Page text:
In a conversation with a senior constable yesterday, I was told that locking perpetrators up and throwing away the key was a long term solution to preventing violence against women.
Sure, we want to punish some men who commit violent crimes. But in the case of domestic abusers, the way I call it, jail may do more harm than good. It’s crazy to me to think we’ll end violence against women by locking perpetrators up indefinitely. We like to think that in prison, men that commit domestic violence will think about what they’ve done, repent, reform and emerge into the world as kinder and more law-abiding citizens. In my experience, that’s just not how it works.
Perpetrators are a product of a culture that nurtures gendered violence. For example, footy culture, beginning in secondary school and reaching a pinnacle in the AFL, promote an exaggerated masculinity. Players are called on to show they’re so tough they don’t feel pain. Players with broken limbs are praised for staying on the field. They sling gendered insults and face pressure to quash any budding femininities, such as sensitivity. Serial sexual conquests are celebrated, and the idea that the world is divided into winners and losers – us and them – is constantly reinforced.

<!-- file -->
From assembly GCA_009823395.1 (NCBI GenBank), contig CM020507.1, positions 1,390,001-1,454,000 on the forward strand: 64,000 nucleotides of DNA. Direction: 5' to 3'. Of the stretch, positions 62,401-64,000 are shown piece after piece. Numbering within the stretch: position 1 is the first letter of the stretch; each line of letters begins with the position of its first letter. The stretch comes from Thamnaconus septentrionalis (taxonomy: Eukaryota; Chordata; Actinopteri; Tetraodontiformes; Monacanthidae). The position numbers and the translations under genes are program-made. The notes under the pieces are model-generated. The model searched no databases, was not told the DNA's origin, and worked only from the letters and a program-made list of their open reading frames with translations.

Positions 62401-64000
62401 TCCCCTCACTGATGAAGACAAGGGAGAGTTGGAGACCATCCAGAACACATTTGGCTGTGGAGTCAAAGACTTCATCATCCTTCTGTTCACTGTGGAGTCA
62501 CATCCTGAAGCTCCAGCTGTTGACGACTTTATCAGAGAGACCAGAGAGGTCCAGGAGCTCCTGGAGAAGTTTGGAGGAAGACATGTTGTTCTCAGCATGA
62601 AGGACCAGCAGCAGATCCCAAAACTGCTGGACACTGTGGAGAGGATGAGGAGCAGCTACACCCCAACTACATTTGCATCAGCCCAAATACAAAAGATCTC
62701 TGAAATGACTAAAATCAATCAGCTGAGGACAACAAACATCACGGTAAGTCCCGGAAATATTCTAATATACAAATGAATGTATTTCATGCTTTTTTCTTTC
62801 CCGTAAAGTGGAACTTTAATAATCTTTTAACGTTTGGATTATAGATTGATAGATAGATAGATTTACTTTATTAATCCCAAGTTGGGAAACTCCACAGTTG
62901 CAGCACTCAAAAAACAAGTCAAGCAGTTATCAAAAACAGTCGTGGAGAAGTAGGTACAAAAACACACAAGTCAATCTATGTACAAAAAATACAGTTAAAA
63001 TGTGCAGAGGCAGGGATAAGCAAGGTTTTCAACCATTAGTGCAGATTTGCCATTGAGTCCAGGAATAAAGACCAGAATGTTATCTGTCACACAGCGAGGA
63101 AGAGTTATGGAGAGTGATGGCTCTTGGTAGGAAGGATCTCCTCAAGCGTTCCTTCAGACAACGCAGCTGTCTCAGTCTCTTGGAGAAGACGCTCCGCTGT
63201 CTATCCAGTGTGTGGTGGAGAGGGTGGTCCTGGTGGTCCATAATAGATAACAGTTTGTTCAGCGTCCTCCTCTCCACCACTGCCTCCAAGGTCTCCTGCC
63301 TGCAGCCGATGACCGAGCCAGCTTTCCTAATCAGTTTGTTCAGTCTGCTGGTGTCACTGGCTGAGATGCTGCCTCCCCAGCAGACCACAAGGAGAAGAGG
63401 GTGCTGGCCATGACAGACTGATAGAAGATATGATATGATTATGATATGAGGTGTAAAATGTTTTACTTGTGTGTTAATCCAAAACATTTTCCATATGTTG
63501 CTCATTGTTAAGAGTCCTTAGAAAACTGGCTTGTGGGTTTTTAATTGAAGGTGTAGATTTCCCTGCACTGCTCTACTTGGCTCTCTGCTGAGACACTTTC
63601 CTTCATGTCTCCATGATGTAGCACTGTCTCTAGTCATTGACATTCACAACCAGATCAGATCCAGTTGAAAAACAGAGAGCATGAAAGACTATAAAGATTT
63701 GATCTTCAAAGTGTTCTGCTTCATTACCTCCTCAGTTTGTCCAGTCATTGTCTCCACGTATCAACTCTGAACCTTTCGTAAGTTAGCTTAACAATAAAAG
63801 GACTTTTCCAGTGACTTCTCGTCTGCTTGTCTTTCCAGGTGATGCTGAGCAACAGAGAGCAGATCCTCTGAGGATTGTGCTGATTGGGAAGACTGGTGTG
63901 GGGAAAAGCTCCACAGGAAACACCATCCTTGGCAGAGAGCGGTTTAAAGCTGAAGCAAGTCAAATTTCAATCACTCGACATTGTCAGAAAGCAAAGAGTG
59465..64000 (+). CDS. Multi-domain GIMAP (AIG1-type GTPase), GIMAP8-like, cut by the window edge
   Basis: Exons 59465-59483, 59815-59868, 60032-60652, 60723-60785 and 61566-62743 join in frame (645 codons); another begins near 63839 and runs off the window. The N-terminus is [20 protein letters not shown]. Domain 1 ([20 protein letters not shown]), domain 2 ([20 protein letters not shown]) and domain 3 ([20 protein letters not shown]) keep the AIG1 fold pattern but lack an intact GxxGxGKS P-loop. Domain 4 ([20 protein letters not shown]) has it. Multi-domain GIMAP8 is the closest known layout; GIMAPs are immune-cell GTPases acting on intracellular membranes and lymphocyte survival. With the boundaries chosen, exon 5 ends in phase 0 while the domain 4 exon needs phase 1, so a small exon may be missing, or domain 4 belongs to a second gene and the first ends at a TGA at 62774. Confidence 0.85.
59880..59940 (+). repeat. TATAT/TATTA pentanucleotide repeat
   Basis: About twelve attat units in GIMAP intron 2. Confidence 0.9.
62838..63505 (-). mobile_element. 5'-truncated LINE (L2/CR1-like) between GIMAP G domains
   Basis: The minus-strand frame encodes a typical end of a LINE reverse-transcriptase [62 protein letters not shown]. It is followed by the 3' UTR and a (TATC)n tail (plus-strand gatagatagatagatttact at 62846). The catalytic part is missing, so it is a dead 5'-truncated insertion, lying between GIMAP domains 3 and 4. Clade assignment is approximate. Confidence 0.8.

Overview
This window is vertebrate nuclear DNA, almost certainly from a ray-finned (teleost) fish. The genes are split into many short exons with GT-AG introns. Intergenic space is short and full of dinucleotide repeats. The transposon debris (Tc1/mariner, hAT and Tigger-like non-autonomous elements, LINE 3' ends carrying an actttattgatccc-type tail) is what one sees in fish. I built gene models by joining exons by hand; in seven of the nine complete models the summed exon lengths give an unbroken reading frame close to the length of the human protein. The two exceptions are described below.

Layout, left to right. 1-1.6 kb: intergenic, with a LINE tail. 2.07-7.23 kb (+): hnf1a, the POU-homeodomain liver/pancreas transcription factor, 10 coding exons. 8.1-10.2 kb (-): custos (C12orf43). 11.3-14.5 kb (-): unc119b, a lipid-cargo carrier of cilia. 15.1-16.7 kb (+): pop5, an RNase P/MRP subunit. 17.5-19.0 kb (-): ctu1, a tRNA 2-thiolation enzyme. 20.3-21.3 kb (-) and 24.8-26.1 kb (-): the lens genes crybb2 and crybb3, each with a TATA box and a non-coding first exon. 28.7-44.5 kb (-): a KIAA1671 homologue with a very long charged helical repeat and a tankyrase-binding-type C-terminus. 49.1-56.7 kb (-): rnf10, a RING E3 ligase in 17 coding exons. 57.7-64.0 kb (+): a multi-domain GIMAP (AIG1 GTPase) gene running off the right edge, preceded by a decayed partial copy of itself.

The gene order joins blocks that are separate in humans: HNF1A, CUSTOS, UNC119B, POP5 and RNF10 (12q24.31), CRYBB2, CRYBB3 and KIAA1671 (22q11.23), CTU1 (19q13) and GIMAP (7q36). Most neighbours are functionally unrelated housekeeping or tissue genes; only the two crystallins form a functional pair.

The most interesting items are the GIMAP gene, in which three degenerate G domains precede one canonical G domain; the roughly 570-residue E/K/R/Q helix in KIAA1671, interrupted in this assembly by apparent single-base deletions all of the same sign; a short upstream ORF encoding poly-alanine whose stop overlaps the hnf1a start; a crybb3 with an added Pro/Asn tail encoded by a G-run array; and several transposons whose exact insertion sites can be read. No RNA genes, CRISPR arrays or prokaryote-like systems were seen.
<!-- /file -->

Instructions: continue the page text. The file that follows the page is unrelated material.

Prison magnifies these kinds of sexist attitudes and can intensify acts of gendered violence. Incarcerated boys and men learn that in order to survive, they have to become tough, numb to the pain of others. They learn to be the aggressor in order not to be the victim. Decades of mass incarceration have not reduced violence against women.
So what can be done? Ok so there’s no magic bullet but a good start begins with giving people the tools to negotiate more peaceful and respectful gendered relationships like promoting activities in which everyone must ‘be there’ for everyone else. This helps perpetrators as well, ordinary men and women, let go of the ‘us versus them’ mentality that underpins gender violence.
The views expressed on this page are those of Dr Ree Boddé and do not necessarily represent the views of the Anglican Diocese of Melbourne or its program partners Anglicare Victoria and the Brotherhood of St Laurence. While all reasonable care has been taken in the preparation of this page, no liability is assumed for any errors or omissions.